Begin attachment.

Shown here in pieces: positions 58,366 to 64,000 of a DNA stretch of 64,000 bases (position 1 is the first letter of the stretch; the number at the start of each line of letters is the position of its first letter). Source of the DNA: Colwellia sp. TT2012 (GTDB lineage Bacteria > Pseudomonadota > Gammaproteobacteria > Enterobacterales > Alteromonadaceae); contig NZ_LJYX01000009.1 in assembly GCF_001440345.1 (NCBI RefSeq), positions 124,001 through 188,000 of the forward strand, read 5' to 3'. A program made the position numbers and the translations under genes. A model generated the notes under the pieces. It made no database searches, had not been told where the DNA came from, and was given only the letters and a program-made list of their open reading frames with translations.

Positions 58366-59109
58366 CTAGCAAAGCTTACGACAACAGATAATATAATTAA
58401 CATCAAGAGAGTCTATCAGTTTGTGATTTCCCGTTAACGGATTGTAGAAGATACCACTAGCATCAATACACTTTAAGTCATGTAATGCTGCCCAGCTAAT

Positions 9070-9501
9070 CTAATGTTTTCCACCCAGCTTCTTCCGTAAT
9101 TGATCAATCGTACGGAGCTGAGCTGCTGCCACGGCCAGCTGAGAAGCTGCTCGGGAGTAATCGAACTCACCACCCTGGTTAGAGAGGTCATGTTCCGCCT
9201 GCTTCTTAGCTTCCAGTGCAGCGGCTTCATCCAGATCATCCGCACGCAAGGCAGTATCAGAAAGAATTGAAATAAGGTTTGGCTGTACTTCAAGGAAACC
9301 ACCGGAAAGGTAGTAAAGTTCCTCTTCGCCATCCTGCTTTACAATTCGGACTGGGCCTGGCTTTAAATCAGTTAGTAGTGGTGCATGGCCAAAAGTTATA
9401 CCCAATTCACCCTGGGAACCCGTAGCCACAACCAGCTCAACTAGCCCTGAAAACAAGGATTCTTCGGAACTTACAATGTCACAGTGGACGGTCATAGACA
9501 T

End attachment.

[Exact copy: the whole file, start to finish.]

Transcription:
Shown here in pieces: positions 58,366 to 64,000 of a DNA stretch of 64,000 bases (position 1 is the first letter of the stretch; the number at the start of each line of letters is the position of its first letter). Source of the DNA: Colwellia sp. TT2012 (GTDB lineage Bacteria > Pseudomonadota > Gammaproteobacteria > Enterobacterales > Alteromonadaceae); contig NZ_LJYX01000009.1 in assembly GCF_001440345.1 (NCBI RefSeq), positions 124,001 through 188,000 of the forward strand, read 5' to 3'. A program made the position numbers and the translations under genes. A model generated the notes under the pieces. It made no database searches, had not been told where the DNA came from, and was given only the letters and a program-made list of their open reading frames with translations.

Positions 58366-59109
58366 CTAGCAAAGCTTACGACAACAGATAATATAATTAA
58401 CATCAAGAGAGTCTATCAGTTTGTGATTTCCCGTTAACGGATTGTAGAAGATACCACTAGCATCAATACACTTTAAGTCATGTAATGCTGCCCAGCTAAT

Positions 9070-9501
9070 CTAATGTTTTCCACCCAGCTTCTTCCGTAAT
9101 TGATCAATCGTACGGAGCTGAGCTGCTGCCACGGCCAGCTGAGAAGCTGCTCGGGAGTAATCGAACTCACCACCCTGGTTAGAGAGGTCATGTTCCGCCT
9201 GCTTCTTAGCTTCCAGTGCAGCGGCTTCATCCAGATCATCCGCACGCAAGGCAGTATCAGAAAGAATTGAAATAAGGTTTGGCTGTACTTCAAGGAAACC
9301 ACCGGAAAGGTAGTAAAGTTCCTCTTCGCCATCCTGCTTTACAATTCGGACTGGGCCTGGCTTTAAATCAGTTAGTAGTGGTGCATGGCCAAAAGTTATA
9401 CCCAATTCACCCTGGGAACCCGTAGCCACAACCAGCTCAACTAGCCCTGAAAACAAGGATTCTTCGGAACTTACAATGTCACAGTGGACGGTCATAGACA
9501 T